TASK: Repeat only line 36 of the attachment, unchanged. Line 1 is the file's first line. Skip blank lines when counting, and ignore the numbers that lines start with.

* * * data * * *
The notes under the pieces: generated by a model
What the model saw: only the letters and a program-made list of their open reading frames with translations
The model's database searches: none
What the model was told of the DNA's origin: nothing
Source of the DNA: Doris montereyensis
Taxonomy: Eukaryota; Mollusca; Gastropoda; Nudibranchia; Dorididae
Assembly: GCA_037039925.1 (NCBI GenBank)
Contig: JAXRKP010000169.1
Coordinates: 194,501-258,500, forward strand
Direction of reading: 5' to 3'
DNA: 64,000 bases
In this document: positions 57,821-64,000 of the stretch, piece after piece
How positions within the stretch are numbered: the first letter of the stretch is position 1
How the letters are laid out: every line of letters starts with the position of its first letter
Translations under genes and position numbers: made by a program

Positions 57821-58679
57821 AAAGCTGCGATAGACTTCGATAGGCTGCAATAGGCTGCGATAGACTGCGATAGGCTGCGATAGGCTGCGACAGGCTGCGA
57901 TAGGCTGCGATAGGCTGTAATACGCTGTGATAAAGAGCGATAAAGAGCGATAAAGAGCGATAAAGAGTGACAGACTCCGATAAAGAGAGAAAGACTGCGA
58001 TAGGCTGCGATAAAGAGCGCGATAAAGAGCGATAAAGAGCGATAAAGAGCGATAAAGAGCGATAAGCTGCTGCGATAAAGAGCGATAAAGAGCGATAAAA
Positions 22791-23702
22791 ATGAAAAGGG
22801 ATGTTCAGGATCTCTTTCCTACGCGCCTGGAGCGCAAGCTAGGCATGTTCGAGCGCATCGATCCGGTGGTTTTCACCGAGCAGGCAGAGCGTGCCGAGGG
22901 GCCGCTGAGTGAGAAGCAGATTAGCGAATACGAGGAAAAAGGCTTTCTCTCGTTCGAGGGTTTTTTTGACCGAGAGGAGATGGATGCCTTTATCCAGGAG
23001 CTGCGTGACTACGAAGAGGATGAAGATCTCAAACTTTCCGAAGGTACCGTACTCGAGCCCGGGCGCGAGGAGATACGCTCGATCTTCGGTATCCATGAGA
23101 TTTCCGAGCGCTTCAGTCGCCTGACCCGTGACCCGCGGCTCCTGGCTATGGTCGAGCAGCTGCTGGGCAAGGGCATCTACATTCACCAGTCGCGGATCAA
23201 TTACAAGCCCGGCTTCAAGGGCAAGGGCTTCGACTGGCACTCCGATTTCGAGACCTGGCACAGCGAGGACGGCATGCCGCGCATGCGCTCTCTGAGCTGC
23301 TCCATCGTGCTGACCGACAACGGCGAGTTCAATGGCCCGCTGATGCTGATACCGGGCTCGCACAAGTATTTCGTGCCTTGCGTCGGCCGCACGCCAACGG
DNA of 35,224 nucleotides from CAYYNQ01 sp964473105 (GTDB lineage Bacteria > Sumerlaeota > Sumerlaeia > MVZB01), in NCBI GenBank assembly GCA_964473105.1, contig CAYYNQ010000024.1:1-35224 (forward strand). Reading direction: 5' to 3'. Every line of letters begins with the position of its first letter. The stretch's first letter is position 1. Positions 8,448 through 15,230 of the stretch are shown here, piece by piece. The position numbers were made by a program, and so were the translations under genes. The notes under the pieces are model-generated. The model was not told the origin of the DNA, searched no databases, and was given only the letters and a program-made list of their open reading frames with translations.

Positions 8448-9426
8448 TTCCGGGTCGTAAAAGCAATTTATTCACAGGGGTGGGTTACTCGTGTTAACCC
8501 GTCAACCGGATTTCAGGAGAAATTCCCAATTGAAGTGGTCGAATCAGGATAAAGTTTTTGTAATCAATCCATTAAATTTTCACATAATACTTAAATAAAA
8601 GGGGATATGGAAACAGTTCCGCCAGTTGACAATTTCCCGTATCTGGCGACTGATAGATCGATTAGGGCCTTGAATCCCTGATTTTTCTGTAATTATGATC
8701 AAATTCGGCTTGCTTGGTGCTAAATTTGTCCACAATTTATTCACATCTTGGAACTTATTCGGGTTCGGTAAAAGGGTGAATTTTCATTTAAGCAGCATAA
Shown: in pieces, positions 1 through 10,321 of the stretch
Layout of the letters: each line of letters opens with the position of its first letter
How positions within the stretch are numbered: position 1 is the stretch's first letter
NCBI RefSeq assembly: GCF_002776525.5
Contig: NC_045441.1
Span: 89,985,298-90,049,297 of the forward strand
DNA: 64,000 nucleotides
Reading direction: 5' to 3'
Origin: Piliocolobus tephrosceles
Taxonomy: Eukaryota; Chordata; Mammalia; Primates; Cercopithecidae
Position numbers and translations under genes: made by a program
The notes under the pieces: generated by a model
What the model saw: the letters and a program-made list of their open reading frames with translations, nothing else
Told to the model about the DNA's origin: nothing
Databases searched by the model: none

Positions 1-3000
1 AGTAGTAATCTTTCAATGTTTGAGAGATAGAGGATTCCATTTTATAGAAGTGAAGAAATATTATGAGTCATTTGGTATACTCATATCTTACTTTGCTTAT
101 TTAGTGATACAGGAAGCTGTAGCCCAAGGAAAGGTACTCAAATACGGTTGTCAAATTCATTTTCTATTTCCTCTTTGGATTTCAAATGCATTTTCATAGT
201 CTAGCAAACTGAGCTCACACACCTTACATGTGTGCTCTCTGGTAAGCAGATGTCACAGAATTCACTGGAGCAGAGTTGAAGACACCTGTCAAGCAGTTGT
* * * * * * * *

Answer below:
How positions within the stretch are numbered: position 1 is the stretch's first letter